I was very aware that there was simply too much work to be done to fit in already, so I supressed my sexuality for as long as I could.
I didn’t have the energy to understand and work to accept that part of myself and had fears that the communities I was finally starting to feel accepted in would reject me.
I had heard and seen many people around me make the tough choice of choosing their Blackness or their queerness, and I had seen very few examples of people embracing both.
I knew I wanted to work in the legal industry, but I had fears that there wasn’t space for someone like me in this setting and was constantly searching for someone who looked like me for mentorship without success.
Walking into the chapter of adulthood presented me with an opportunity to make a decision about where I would go next, who I would be, and, like many, I had grown tired of hiding parts of who I truly was.
Learning how to love my bi-racial self was a cathartic moment for me and I finally felt as if I didn’t have to sacrifice one part of my identity to be proud of the other. It was this self-realisation that gave me the space to explore my sexuality.
I am proud to say that this summer I celebrated my one-year wedding anniversary with my wife on Pride weekend, and that both sides of my family support my marriage.
I am very fortunate that coming out didn’t further ostracise me and in fact the confidence living my authentic life gave me, allowed me to develop my relationship with myself and others.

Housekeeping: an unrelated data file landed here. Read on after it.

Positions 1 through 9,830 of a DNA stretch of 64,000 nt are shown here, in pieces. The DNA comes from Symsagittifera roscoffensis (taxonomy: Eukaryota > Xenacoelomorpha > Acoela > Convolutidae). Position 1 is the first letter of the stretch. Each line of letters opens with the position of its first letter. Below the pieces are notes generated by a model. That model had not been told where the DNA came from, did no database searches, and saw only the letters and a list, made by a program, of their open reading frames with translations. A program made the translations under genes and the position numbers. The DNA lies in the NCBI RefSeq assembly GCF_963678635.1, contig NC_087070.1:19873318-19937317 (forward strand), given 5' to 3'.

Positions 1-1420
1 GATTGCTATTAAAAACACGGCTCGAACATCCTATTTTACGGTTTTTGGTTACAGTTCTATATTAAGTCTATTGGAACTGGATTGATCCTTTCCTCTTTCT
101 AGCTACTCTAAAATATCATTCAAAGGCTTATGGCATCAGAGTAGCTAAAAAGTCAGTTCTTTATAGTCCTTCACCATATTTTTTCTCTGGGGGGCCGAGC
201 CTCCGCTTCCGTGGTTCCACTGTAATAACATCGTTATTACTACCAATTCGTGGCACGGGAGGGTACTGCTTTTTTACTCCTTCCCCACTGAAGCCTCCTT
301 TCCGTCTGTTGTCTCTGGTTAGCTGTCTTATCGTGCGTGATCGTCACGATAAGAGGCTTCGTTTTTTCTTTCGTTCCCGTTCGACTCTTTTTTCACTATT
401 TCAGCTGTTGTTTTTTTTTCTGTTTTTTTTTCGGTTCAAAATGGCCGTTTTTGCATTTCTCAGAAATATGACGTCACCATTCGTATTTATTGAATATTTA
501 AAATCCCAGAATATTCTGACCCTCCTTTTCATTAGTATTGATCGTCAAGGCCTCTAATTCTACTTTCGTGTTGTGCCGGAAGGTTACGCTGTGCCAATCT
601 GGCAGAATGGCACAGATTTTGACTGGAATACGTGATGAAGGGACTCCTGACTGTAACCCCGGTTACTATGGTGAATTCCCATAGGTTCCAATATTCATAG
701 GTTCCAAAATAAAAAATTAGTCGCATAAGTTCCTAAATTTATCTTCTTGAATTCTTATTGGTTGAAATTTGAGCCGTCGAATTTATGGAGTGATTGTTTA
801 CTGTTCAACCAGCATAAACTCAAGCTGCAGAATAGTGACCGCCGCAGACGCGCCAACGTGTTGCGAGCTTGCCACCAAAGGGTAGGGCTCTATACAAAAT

It's true that I was the first bi-racial family member and the first openly queer family member, but it's also true that I was the first family member to graduate university twice and work in the legal industry, which was once a thought that was unachievable.
My intersectional identity felt limiting for many years, but as I grow and learn I embrace all parts of myself and feel proud that these are the things that make me unique. They taught me resilience, perseverance and ultimately confidence.
I hope that to the young bi-racial queer people of the country, I can one day show them that they are accepted for all parts of their identity and that there is space for them in all settings.
Hope for the future
I hope that our next generation of lawyers know that there may not always be one person who shares your intersectional identity and lives with all parts of themselves proudly.
There are many resources available to those who are seeking to understand elements of their identity more in depth.
Having ventured on my own journey of self-acceptance and understanding, my advice to others would be to look for safe spaces in network groups within your firms and the Law Society.
The Law Society network groups publish many useful blogs within their respective sectors that are incredibly informative.
You can also check in on their podcasts and events both in person and online. It also helps to try and identify people who role-model the behaviours you seek to embody, rather than to seek out a singular role model who matches your intersectional identity.
The truth is, there won’t always be one person that ticks all of the boxes and is the 'perfect match' and that is the beauty of our unique and intersectional selves.
To learn more about the Law Society’s diversity and inclusion work and network groups, follow the topic via their website.